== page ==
Life (cereal)

From Wikipedia, the free encyclopedia
  (Redirected from Quaker Life Cereal)
Jump to navigation Jump to search
Life
Life cereal logo.png
That's life (3140446824).jpg
Product typeBreakfast cereal
OwnerQuaker Oats
CountryU.S.
Introduced1961; 60 years ago (1961)
Websitequakeroats.com/life

Life (stylized as life) is a breakfast cereal made by the Quaker Oats Company, a subsidiary of PepsiCo. It was formerly made of oats, soy protein concentrate, sodium casienate and sugar,[citation needed] but now also contains corn flour, whole wheat flour, and rice flour. Introduced in 1961,[1] the cereal is distinguished by its characteristic brown checkered squares in a finer pattern than Chex cereal.

Advertisements for Life cereal sport the slogan "Life is full of surprises". As of 2018, with the advent of numerous specialty varieties, the original cereal is now marketed as "Life Original Multigrain Cereal" with 20 grams of whole grains promoted in a red heart symbol. There is also the claim that: "Diets rich in whole grain foods and other plant foods and low in saturated fat and cholesterol, may help reduce the risk of heart disease."

History of advertising[edit]

Life was popularized during the 1970s by an advertising campaign featuring "Little Mikey", a hard-to-please four-year-old boy portrayed by John Gilchrist. His two older brothers were portrayed by his real-life brothers, Michael and Tommy.[2] The commercials featured the slogan/catchphrase "He likes it! Hey Mikey!"

The ad campaign was created by ad firm Doyle Dane and Bernbach.[3] The campaign ran from 1972 to 1986,[4] becoming one of the longest-running television advertisements in history. As recently as 1999, the commercial was included in a list of "memorable ads".[5] A subsequent commercial repeated the scenario with the same dialog, but used lumberjacks instead of children.

Earlier, when Life cereal was first introduced in the 1960s, the original slogan was "The most useful protein ever in a ready-to-eat cereal". The original mascots (in commercials narrated by Paul Frees) were little munchkin-like characters.[citation needed]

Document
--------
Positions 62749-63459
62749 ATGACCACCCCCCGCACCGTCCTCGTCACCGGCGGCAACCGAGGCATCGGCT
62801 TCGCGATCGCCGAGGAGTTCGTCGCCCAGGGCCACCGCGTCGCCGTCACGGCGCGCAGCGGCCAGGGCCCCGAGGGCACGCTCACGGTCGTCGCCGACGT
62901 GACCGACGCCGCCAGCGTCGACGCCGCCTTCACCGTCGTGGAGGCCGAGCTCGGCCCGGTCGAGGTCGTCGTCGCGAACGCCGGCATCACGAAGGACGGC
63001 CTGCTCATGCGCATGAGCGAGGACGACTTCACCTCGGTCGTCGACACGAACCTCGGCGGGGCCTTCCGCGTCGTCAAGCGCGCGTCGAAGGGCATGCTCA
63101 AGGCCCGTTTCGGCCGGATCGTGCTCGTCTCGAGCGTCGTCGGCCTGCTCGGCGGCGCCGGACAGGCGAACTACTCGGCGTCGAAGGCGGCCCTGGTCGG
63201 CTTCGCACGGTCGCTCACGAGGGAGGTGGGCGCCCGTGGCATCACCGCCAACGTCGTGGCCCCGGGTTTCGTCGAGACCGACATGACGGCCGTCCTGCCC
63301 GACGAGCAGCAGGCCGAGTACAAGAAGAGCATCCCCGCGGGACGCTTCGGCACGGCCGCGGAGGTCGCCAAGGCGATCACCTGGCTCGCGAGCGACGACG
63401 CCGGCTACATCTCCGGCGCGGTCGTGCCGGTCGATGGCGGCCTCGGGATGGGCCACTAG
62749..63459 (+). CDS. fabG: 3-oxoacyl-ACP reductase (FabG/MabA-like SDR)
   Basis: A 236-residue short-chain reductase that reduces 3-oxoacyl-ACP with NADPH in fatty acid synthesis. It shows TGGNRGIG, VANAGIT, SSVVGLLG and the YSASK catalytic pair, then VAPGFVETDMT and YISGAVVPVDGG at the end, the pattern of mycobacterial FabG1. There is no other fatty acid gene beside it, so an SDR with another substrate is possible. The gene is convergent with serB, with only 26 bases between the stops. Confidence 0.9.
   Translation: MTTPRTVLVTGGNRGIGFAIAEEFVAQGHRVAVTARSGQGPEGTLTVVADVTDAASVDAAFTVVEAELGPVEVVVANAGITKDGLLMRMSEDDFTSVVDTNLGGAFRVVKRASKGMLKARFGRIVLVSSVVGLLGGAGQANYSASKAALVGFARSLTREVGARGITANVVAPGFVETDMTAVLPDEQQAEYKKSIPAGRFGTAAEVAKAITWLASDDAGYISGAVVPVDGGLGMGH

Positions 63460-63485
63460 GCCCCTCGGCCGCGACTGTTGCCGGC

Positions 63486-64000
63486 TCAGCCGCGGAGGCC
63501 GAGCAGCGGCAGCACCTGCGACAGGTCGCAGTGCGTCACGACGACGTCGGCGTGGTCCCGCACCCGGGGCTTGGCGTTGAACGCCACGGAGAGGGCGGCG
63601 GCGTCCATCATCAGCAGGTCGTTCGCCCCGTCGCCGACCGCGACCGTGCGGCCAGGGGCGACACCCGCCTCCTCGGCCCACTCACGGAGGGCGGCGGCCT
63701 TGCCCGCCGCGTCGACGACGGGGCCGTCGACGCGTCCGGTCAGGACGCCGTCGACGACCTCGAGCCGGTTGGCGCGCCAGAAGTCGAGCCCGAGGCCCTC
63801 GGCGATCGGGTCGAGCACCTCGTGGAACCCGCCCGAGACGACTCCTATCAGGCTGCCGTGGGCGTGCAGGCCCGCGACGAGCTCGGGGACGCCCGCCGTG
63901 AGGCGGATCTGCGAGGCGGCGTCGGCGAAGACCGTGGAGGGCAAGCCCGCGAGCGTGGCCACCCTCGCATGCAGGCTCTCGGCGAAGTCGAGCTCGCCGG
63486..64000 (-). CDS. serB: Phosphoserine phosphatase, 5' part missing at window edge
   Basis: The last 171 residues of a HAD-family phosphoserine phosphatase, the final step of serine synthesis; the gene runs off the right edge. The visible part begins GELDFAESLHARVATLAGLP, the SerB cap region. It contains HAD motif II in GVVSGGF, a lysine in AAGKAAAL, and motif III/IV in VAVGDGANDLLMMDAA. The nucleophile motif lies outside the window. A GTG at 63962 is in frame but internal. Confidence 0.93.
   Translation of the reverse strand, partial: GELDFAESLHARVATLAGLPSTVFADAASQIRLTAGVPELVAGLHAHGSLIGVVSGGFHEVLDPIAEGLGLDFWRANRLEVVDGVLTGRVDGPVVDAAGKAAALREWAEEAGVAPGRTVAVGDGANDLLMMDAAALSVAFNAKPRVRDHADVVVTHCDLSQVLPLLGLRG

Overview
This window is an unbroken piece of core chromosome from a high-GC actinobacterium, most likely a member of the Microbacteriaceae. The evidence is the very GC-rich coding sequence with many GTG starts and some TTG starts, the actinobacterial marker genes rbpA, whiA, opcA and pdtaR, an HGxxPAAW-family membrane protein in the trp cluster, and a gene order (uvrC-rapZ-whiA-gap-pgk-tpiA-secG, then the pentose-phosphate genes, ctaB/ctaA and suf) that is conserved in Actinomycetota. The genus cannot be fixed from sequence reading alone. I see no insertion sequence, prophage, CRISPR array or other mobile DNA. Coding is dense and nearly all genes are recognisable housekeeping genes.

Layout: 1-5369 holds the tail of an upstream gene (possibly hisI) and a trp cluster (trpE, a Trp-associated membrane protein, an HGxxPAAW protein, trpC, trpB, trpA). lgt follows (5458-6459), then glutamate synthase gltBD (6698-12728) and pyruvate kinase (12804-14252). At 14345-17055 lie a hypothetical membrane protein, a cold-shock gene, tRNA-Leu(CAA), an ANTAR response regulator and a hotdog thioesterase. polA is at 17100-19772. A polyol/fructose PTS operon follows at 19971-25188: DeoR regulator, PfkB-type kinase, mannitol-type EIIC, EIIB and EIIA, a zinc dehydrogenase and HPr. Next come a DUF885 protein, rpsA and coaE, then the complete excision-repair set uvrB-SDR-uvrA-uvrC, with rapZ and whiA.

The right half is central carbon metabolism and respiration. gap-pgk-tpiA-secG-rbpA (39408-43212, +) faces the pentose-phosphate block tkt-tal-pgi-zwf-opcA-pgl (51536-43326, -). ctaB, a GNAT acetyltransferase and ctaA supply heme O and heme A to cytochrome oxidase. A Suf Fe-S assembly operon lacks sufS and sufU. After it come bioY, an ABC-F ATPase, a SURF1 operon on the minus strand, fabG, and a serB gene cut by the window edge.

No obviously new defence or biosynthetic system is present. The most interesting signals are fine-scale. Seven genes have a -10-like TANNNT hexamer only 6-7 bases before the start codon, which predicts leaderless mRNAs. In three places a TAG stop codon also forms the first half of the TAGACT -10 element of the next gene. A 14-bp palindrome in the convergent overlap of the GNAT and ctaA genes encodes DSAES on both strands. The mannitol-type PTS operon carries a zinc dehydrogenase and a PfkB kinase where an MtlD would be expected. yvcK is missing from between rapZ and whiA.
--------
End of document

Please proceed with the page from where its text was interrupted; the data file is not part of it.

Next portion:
Varieties[edit]

Life cereal with banana slices

In 1978, "Cinnamon Life" which was developed by Ed Heaton was introduced, followed shortly thereafter by "Raisin Life". Today, Cinnamon Life accounts for one third of total Life sales. Raisin Life sold poorly and was discontinued in the mid 1980s.

In 2002,[6] a short-lived version called "Baked Apple Life" was released. "Honey Graham Life" was introduced in early 2004, "Life Vanilla Yogurt Crunch" in late 2005, and another new flavor, "Life Chocolate Oat Crunch", in 2006. All three were eventually discontinued in 2008.

In 2008, Quaker introduced another new version, "Maple & Brown Sugar Life". In the fall of 2016, "Vanilla Life" cereal was released, while Maple & Brown Sugar Life has become more scarce. In Canada and certain regions of the United States, there is also "Multigrain Life".

Newer varieties include Pumpkin Spice Life, Gingerbread Life, and Strawberry Life.

Original Life has been reformulated several times since its introduction, sometimes unsuccessfully. Most recently, in 1997, Quaker introduced a "New and Improved" version; consumer response was unfavorable and Quaker quickly reverted to the earlier formula.

Nutrition and ingredients[edit]

In 2010, Life was featured on the Eat This, Not That website. It was categorized as a healthy cereal but was criticized for its content of the yellow food dye "Yellow 5", or tartrazine. The original cereal also contains disodium phosphate, the preservative BHT, yellow 6, and pyridoxine hydrochloride.

References[edit]

  1. ^ "About Quaker - Quaker History". QuakerOats.com. 2014-07-17. Retrieved 2016-01-24.
  2. ^ "'Hey Mikey!' 15 years later, Life cereal kid is back", Anchorage Daily News, October 17, 1986
  3. ^ Cross, Mary (2002). A Century of American Icons: 100 Products and Slogans from the 20th-Century Consumer Culture. Greenwood Press. pp. 167–168. ISBN 978-0313314810. Retrieved 4 September 2020.
  4. ^ [1] Archived June 19, 2010, at the Wayback Machine
  5. ^ "Memorable TV ads riveted us", The Spectator, November 22, 1999
  6. ^ "FindArticles.com - CBSi". Archived from the original on 13 November 2004. Retrieved 24 January 2016.

External links[edit]